Holidays in the Cotswolds
The Cotswolds are the very picture of the English countryside, a landscape of gently rolling hills and picturesque valleys that visitors can't help but be charmed by. Located mainly within Gloucestershire and Oxfordshire, but also crossing into Somerset, Warwickshire, Wiltshire and Worcestershire, the Cotswolds have been officially designated as an Area of Outstanding Natural Beauty, and it's certainly not hard to see why. The unspoilt landscapes are a perfect place for a holiday where you can relax, explore, and drink in the scenery of this beautiful location.
The gorgeous settlements scattered through the Cotswolds are no less appealing than the countryside itself. The honey-coloured Cotswold stone quarried from the area is easy recognised and typifies the traditional cottages built in the villages and towns found here. Stumbling upon these little places can be a delight and it's well worth just exploring and seeing what you can find. As well as smaller settlements, the Cotswolds also boasts a number of stately homes, historical castles, and grand churches which offer an insight into the heritage of the area. If you're looking for larger, more thriving towns, you can head to Cirencester, Stroud or Tewkesbury, or travel to the more urban surroundings of Gloucester or Cheltenham.
Things to Do in the Cotswolds
Watch the wildlife
The unspoilt countryside of the Cotswolds lends itself well to a rich abundance of wildlife. The bird life is particularly rich here, with the Cotswold Water Park an excellent place for spotting warblers and nightingales, as well as a range of water birds. If you have no luck spotting animals in the wild, why not visit Cotswold Wildlife Park near Burford, or Birdland in Bourton-on-the-Water?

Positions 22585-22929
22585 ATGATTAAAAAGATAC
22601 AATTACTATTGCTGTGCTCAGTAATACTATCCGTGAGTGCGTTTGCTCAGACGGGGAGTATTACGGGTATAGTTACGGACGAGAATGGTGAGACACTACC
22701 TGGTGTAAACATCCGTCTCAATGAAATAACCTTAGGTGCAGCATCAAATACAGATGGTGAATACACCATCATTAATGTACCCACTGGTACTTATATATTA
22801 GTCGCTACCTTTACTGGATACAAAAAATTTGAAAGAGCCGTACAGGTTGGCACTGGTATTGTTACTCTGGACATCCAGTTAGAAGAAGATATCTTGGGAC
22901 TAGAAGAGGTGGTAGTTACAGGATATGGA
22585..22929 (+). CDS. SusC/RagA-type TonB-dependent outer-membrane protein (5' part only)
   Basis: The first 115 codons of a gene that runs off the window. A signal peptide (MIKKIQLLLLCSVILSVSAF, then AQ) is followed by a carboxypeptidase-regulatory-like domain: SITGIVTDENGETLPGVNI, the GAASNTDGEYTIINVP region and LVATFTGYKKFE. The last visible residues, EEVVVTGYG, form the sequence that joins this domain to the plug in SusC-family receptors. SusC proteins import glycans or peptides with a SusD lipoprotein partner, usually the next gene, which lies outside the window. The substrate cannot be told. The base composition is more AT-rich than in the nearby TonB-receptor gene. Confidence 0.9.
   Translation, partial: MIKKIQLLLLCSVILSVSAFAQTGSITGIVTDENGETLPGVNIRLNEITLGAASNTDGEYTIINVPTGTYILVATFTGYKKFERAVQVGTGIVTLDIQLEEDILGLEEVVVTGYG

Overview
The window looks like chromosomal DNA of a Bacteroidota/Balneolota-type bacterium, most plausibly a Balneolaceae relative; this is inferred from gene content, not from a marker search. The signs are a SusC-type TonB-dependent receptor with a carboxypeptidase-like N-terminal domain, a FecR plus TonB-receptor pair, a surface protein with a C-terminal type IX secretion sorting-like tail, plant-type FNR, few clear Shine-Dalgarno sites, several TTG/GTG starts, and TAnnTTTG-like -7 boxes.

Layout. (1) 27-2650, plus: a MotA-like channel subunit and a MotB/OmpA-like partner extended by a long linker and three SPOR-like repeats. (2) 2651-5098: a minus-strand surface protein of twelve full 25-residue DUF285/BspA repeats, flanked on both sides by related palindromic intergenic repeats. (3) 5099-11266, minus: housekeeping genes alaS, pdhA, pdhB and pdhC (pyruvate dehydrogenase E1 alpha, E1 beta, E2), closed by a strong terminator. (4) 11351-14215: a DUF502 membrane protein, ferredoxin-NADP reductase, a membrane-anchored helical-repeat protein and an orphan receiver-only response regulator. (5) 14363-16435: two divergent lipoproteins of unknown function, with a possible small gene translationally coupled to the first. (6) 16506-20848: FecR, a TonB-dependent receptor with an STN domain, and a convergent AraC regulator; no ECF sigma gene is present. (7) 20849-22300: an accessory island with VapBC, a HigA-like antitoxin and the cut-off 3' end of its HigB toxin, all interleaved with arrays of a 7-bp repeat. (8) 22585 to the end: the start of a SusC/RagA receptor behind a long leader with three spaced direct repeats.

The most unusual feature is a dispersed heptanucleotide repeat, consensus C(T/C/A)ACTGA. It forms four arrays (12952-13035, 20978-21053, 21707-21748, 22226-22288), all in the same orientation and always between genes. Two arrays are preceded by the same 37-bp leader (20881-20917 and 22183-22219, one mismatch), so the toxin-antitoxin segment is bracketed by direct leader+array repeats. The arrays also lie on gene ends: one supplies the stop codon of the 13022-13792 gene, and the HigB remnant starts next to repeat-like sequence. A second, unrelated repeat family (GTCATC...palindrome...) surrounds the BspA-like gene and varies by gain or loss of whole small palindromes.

Take a hike
The Cotswolds is a paradise for those who love a countryside walk. As the largest Area of Outstanding Natural Beauty in England and Wales, you'll never run out of places to roam or beautiful new vistas to discover within its serene rolling hills, where each part of the landscape has its own identity as it crosses through six different counties. Cyclists and horse-riders will find it equally inviting.
Travel through time
Despite its natural look, there's no question that human habitation has left its mark on the Cotswolds, and its history is well worth exploring. Traditional villages built from colourful Cotswold stone abound here, giving a glimpse into the past. You'll also likely see a number of elaborate 15th century churches, which were funded by the great riches of the Cotswolds wool trade at the time.
Places to Go in the Cotswolds
Take a tour or just explore this amazing medieval cathedral. There's so much to see here, with a range of architectural wonders, incredible exhibits and fantastic structures for you to see. Harry Potter fans will also recognise areas from the cathedral that served as the backdrop for many scenes from the films, particularly the medieval cloisters (covered passages).
Gloucs-Warks Steam Railway
Running along the border of the Cotswolds, between Broadway in Worcestershire and Cheltenham Racecourse in Gloucestershire, the volunteer-operated Gloucestershire Warwickshire Steam Railway offers a nostalgic way to traverse some of the most spectacular scenery around. A 28-mile round trip on a steam or heritage diesel train makes for a fantastic day out.
Walks with Hawks
Walks with Hawks offers the opportunity to enjoy a unique falconry experience where you can handle and fly a number of different birds of prey - bear in mind you will need to pre-book if you're interested. The Cotswold Falconry Centre is also worth a visit, where you can see flying displays and learn all about eagles, hawks, owls and more, with over 60 different species on display.
Royal Gardens at Highgrove
Located in the grounds of Highgrove, the private home of TRH The Prince of Wales and The Duchess of Cornwall, the Royal Gardens offer pre-booked tours for the public from April to October. A well-informed guide will take you on an engaging tour through these unique organic gardens, each of which has a different theme and approach rather than the uniformity you might expect.